Moldovans march again and call for government to resign

Opposition chiefs unite and call for huge anti-government rally on Sunday

A protest outside the national television building  in Chisinau, Moldova, against the new government headed by pro-European  Pavel Filip. Photograph:  Dumitru Doru/EPA

A protest outside the national television building in Chisinau, Moldova, against the new government headed by pro-European Pavel Filip. Photograph: Dumitru Doru/EPA

 

Opposition leaders in Moldova vowed to continue street protests until the controversial new government resigns and snap elections are called.

Thousands of people marched through the capital Chisinau on Friday. It was the third day of demonstrations against a cabinet hastily approved by deputies and secretly sworn in on Wednesday night, when protesters briefly forced their way into parliament.

Rampant corruption

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New prime minister Pavel Filip and his cabinet insist they took power legitimately, however, and have called for calm on the streets and talks with opposition leaders, while flatly rejecting demands to step down and hold elections. The EU and United States have also called for dialogue, while refraining from statements of strong support for the government – which calls itself pro-western – or the protesters, which include a strong pro-Russian element.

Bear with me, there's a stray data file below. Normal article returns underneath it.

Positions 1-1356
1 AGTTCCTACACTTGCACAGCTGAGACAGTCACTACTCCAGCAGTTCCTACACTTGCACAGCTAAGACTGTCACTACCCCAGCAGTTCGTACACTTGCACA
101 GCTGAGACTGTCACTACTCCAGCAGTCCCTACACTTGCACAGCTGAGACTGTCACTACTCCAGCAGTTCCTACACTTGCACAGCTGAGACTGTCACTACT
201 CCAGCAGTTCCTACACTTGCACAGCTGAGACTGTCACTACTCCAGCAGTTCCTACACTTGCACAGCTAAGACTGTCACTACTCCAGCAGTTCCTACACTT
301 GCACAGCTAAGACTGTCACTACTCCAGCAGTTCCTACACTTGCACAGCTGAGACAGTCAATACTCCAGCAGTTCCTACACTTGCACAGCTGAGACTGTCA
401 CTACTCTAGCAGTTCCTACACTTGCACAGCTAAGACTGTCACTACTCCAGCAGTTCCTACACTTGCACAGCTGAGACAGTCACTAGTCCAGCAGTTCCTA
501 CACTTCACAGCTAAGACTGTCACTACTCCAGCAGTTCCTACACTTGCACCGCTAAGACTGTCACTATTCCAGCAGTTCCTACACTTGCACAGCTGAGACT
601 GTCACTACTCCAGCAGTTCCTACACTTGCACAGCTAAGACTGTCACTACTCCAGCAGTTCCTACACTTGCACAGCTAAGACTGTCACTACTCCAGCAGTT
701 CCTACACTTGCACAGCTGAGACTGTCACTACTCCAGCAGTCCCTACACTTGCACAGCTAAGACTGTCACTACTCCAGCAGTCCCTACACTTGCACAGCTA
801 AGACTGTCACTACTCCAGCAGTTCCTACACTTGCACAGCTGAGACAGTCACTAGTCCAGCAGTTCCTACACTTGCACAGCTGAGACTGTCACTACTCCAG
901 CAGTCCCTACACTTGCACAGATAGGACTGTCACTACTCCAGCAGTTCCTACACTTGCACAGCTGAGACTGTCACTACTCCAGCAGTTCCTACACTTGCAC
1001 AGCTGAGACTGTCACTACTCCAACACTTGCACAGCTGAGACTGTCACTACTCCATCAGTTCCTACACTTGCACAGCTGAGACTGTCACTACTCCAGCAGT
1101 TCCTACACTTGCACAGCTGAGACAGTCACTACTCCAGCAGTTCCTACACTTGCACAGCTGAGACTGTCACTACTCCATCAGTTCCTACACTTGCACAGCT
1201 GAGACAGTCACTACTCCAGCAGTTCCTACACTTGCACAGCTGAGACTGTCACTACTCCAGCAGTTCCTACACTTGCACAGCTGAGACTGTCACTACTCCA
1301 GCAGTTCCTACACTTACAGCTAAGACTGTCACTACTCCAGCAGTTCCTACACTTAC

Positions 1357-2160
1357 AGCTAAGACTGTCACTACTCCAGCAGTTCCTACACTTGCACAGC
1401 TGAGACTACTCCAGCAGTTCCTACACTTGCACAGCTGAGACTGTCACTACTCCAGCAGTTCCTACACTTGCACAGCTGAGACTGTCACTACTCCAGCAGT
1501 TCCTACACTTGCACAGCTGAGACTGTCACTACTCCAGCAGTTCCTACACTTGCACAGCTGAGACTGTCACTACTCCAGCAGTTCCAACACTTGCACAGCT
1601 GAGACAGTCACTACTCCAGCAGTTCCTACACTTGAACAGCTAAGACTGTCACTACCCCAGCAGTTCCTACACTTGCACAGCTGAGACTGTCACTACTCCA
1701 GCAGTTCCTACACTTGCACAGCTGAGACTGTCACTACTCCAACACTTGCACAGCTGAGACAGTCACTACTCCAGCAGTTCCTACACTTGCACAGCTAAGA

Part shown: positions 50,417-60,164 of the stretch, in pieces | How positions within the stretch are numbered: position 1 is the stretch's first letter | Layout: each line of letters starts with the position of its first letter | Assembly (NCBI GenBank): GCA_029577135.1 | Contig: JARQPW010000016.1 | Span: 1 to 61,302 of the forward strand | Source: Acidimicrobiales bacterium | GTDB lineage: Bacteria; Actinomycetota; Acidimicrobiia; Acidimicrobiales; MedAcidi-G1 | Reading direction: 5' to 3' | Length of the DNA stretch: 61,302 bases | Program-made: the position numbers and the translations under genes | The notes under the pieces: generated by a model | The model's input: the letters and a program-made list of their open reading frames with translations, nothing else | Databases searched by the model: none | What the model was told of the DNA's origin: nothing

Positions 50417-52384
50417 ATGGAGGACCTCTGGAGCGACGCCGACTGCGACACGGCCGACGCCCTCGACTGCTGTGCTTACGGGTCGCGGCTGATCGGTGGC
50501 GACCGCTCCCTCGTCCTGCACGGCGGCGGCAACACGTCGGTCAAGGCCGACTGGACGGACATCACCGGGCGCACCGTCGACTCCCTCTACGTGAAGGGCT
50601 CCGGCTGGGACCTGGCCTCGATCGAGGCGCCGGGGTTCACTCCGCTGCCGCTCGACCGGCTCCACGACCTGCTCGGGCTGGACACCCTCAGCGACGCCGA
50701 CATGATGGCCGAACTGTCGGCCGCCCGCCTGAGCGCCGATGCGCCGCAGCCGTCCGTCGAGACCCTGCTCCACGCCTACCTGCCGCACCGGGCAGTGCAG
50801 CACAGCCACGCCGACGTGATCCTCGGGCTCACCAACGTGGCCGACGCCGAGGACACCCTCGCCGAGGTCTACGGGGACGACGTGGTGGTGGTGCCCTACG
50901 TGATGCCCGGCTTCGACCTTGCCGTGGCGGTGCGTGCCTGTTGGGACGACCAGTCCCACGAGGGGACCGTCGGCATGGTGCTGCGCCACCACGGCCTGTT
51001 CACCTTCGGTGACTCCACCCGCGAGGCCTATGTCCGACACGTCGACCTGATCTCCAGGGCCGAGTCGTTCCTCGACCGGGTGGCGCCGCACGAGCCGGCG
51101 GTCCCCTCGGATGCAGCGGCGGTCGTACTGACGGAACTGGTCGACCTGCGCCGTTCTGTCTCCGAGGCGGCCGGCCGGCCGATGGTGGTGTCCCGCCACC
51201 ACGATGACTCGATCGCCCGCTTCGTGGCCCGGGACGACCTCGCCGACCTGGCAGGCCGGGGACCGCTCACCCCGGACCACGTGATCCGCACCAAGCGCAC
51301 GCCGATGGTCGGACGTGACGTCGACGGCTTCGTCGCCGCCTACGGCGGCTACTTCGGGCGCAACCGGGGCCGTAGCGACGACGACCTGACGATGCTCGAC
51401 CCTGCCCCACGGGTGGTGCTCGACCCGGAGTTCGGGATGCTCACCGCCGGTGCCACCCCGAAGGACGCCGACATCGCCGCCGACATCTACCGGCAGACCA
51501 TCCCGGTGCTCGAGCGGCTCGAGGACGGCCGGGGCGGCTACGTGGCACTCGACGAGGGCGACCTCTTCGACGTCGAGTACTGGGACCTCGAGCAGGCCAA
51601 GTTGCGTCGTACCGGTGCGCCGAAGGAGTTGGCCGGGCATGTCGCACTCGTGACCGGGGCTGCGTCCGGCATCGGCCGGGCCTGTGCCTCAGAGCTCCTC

The Kremlin said on Friday that Russian president Vladimir Putin and his security council discussed the situation in Moldova, a country of 3.5 million people beside Ukraine which has long been tugged between Moscow and Brussels.

About 3,000 protesters marched through Chisinau, from outside parliament to the headquarters of the state broadcaster, and then to the defence ministry. Police kept close watch but the rally was peaceful during the day.

“We are not leaving here – either we win, or we die,” Andrei Nastase, leader of the pro-EU Dignity and Truth movement, told demonstrators. Along with pro-Russian party leaders Igor Dodon and Renato Usatii, Mr Nastase called on television bosses to give the opposition guaranteed airtime every day, to break what they call a media blockade by outlets owned by tycoons. Foremost among Moldova’s oligarchs is Vlad Plahotniuc, a billionaire who controls several broadcasters and is a close ally of Mr Filip.

Covert control

The theft triggered a financial crisis and delayed the start of a new International Monetary Fund programme and budgetary support from the EU and the World Bank.

The government insists it will find the money and thieves, stabilise the country and reinvigorate its EU integration drive. Opposition leaders are calling for a huge rally on Sunday, however.

“Moldova has united – everyone come to the protest on Sunday,” Mr Dodon declared on national television. “We are all against the illegal power of oligarchs. All Moldovans – come!”